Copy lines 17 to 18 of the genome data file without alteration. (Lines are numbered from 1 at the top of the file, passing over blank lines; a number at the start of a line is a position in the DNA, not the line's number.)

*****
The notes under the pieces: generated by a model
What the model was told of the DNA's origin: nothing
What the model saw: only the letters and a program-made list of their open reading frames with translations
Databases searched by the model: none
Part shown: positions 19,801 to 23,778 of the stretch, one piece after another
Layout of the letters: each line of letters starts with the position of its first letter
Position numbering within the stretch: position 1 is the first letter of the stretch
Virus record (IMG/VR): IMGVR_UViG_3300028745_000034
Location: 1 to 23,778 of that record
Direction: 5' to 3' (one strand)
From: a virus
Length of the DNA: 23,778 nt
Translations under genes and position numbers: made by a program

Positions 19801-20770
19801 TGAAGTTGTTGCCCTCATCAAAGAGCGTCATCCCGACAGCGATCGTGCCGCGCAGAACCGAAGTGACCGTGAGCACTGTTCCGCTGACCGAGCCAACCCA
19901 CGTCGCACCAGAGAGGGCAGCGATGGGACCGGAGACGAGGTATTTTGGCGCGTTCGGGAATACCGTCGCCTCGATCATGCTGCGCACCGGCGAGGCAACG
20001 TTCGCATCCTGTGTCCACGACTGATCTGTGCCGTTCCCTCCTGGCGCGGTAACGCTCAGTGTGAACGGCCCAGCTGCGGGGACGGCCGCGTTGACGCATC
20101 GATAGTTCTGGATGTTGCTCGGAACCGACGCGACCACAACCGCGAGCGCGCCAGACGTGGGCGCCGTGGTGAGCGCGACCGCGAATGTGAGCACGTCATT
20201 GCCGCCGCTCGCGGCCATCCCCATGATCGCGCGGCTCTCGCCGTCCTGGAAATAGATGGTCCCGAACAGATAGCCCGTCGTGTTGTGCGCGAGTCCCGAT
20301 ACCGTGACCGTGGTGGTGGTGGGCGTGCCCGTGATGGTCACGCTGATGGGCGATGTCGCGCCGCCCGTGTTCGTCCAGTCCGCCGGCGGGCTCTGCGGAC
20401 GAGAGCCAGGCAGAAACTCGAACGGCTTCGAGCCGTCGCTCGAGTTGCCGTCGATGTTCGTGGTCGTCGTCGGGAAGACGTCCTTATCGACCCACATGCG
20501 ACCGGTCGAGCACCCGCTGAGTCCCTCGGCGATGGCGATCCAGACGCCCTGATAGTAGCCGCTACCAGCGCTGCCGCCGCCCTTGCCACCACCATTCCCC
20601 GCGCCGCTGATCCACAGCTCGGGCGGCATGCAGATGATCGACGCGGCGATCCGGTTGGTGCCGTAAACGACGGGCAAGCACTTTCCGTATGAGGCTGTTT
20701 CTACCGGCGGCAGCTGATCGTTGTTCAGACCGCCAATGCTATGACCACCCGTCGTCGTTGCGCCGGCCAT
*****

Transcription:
20001 TTCGCATCCTGTGTCCACGACTGATCTGTGCCGTTCCCTCCTGGCGCGGTAACGCTCAGTGTGAACGGCCCAGCTGCGGGGACGGCCGCGTTGACGCATC
20101 GATAGTTCTGGATGTTGCTCGGAACCGACGCGACCACAACCGCGAGCGCGCCAGACGTGGGCGCCGTGGTGAGCGCGACCGCGAATGTGAGCACGTCATT